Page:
Hot, dry weather forecast to continue

Friday, August 10, 2007
Dayna Arthur, 8, was sprayed in the face Thursday as Katie Schnell, 11, blasted her with her water gun from behind during the Cape Girardeau Parks and Recreation Department's day camp at the Osage Community Centre. The camp's activities were all inside until Thursday as the department found a way for children to stay cool with water-related activities. (Aaron Eisenhauer)

The heat wave gripping the region is expected to continue at least through the next week, with only slight relief as daytime highs fall from the upper 90s to the mid-90s.

Official highs observed at the Cape Girardeau Regional Airport by the National Weather Service peaked at 99 degrees Thursday before a few clouds and rain showers moved through the city. Observed highs hit 98 degrees Wednesday. Measurements taken by the Southeast Missourian in downtown Cape Girardeau showed a high of 100 degrees Wednesday, but Thursday's downtown high won't be known until today.

"You won't see any kind of relief for the next week, at least," said Robin Smith, a forecaster with the weather service's Paducah, Ky., office.

Temperatures are expected to remain above 95 degrees through Thursday, while the long-term outlook calls for continued above-average temperatures and below-average precipitation.

Cape Girardeau has experienced 15 straight days with highs above 90 degrees, Smith said. The record for most consecutive days with highs above 90 is 28, set in 1983.

A heat advisory expired at 7 p.m. Thursday, and the National Weather Service expects heat index values to build starting Sunday, again reaching the triple-digit range.

Jerry Aufdenberg is all too familiar with those high temperatures. Aufdenberg runs a roofing and siding company and serves as a volunteer firefighter with the Millersville Fire Department. On Thursday he worked on a roof in the morning before the temperatures became too hot. When he was finished, Aufdenberg was called to a fire.

He hasn't checked this year, but last year, Aufdenberg said, he took a thermometer onto a roof during the summer heat and got a reading of anywhere between 132 and 138 degrees.

"It just gets to the point where you can't do anything," Aufdenberg said. "With me being an EMT, I keep an eye on the guys. If they start to weave, you know it's time to take them off."

The Cape Girardeau Parks and Recreation Department took its children's day camp inside the Osage Community Centre this week even though outside activities had already been scheduled. Camp personnel did let the children go out in Thursday's heat -- allowing them to play with water balloons and squirt guns and take rides on an inflatable waterslide.

The Osage Centre was also opened up as a cooling center this week, but recreation coordinator Amy Roth said facility staff members don't keep a count of who uses it for a cooling center as opposed to other uses. The Salvation Army on Good Hope Street also opens its doors as a cooling center, while Cape West 14 Cine offers discounted movie ticket prices during heat advisories.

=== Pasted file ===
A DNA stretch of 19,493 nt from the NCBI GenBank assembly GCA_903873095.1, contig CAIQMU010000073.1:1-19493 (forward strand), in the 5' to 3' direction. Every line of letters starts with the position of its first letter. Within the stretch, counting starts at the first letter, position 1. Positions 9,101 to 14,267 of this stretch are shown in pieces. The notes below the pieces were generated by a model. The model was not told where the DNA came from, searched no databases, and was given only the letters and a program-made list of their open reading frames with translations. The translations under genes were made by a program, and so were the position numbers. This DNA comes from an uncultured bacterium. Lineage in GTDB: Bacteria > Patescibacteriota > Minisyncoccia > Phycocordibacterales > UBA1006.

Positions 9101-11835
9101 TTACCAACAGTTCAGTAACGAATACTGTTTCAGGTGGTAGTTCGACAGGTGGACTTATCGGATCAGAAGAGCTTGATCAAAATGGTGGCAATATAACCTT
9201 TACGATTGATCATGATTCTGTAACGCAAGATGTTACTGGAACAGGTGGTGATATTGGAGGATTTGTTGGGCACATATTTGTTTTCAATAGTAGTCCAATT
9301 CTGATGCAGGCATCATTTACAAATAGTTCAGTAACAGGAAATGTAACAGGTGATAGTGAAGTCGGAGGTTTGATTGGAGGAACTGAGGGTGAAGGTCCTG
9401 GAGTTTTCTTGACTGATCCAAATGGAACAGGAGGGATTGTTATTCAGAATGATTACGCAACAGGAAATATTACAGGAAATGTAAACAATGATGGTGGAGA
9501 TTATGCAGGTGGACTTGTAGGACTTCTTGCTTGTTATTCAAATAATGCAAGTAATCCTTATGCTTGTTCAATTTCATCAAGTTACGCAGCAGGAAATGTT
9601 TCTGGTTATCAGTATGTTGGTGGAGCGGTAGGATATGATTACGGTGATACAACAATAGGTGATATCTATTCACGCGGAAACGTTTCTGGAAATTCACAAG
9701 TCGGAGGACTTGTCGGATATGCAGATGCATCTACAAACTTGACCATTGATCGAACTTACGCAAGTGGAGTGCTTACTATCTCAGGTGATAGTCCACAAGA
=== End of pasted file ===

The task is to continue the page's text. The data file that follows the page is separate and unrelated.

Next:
Both Southeast Missouri Hospital and Saint Francis Medical Center reported a few cases of heat-related illness since the beginning of the week, but no heat-related deaths have been reported.

From travel to home life to economics, the heat is affecting seemingly all aspects of life in Southeast Missouri.

Air conditioning becomes more than just a comfort. But if an air conditioner goes out in this weather, immediate repair might not be available.

"Your call load doubles," said Flori Heating, and Cooling co-owner Larry Rice. Rice said customers who call with a malfunctioning unit may have to wait until the next day for service. The company pulls its installation personnel into service roles to handle the extra calls.

Meanwhile, road crews have to keep an eye out for "blow ups," where high temperatures cause pavement to expand too much and jut up from the plane of the road. Local MoDOT and Cape Girardeau crews have reported few blow ups during the current heat wave, though.

Local municipal water suppliers say there's enough water to meet the excess demand without rationing.

But with nature supplying so little water, it's the crops, not the lawns, that are in the most danger. Corn, beans and especially hay are being hit hard by hot weather combined with a lack of water. Gerald Bryan, an agronomist with the University of Missouri Extension's Cape Girardeau County office, said the heat and lack of rain now might damage yields at harvest time.

Even irrigated crops are under stress from the heat, Bryan said. Most affected are hay fields.

"The pastures are turning brown," Bryan said.

335-6611, extension 182

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